Having gotten the basket of buttered break to the dining room table just two minutes before seven-thirty, Mrs. White ran a weary forearm across her sweaty brow. And with a sigh, she slumped into a chair and looked around the large dark room. It was a hideous mess of blue and gold, and the only lightning came from the number of candlesticks situated around it.

In the far corner, an impressive grandfather clock, carved with cherubs and other fantastical creatures, ticked away each second. And just as Mrs. White began to doze off in her tiny yet well-deserved two minute rest, it was seven-thirty on the dot, and the woman was once again on her feet.

Stepping out into the empty hall, she walked past the garland-decked stairwell and to the study door. And quietly, she slipped inside and removed the Christmas record from its place on the turntable.

With that done, she promptly made her way to the lounge. And straightening her apron, she pushed its door open gently and stepped into the room.

“And then when she rubbed away the thing’s eyes, they were looking in a different direction than they had been,” Miss Scarlet said as if she were just finishing some story or another. “I swear. It’s true.”

“Well, I don’t believe that,” Colonel Mustard said, gruffly clearing his throat. “Supernatural nonsense.”

“Well, I’m willing to believe it, love,” Mr. Boddy smiled, patting the woman’s knee lovingly; Reverend Green shifted his weight uncomfortably in his seat.

Interrupting the spectacle, Mrs. Whit suddenly cleared her throat. “It’s seven-thirty. Dinner is served.”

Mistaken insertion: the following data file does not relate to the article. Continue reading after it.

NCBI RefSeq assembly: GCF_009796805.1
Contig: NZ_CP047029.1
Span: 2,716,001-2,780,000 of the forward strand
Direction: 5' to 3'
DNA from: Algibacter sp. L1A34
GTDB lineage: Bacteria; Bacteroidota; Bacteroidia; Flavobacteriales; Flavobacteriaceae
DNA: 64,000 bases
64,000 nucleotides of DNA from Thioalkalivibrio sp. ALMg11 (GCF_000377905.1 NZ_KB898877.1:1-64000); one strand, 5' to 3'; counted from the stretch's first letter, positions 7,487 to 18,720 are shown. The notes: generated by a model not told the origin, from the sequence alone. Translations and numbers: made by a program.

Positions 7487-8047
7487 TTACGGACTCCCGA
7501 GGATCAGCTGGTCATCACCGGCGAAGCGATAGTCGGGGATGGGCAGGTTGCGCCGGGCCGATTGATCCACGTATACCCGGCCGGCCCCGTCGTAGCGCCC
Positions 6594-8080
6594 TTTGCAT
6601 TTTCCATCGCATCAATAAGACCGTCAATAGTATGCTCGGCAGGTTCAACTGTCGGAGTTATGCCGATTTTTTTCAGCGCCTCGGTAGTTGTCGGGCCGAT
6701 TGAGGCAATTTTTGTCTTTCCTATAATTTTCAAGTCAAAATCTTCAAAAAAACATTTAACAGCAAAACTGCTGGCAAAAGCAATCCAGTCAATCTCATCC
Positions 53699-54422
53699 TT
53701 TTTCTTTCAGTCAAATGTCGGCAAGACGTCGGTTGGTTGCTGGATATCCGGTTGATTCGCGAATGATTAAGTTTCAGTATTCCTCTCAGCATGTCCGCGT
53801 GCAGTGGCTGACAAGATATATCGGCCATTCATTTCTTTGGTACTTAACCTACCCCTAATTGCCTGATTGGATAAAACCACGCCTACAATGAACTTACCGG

“Oh, splendid,” Mr. Boddy said, standing up. “Shall we all adjourn to the dining room?”

“Well, I’m so hungry that I could just about eat a horse,” Miss Peach smiled as she too hurried to her feet. With a brilliant toothy grin, she glanced at Professor Plum, who then glanced at Mrs. White.

“Your names are by your places,” Mrs. White remarked hastily, and curtsying, she returned to the kitchen and left the lounge door standing open.

“Well, come on everyone. Nothing like a good Christmas feast to brighten the holiday spirit,” Mr. Boddy grinned as he walked into the hall. He let out an unconvincing chuckle.

“And perhaps some other spirits will appear as well,” Miss Scarlet murmured coyly; Mrs. Peacock glared at her. And yet, Maureen Peacock had been the last to leave the room after Yvonne had gone. After waiting for everyone to enter the dining room, she slipped to the hall closet unnoticed and retrieved her purse. And scurrying back to the lounge, she hastily shoved the brass statuette of the Virgin Mary into the bag.

“Well, where has Mrs. Peacock gone off to?” Mr. Slate-Gray was oddly the first to notice the woman’s absence; he had been placed at a corner of the table like an afterthought, which, of course, he was.

“Perhaps she’s powdering her nose,” Miss Scarlet offered from across the table. At that moment, Mrs. White stepped into the room through the kitchen door; she was armed with a bowl of salted soup.

“Well, shouldn’t we wait for Maureen?” Professor Plum asked, looking around the room for approval. Mr. Boddy vaguely nodded.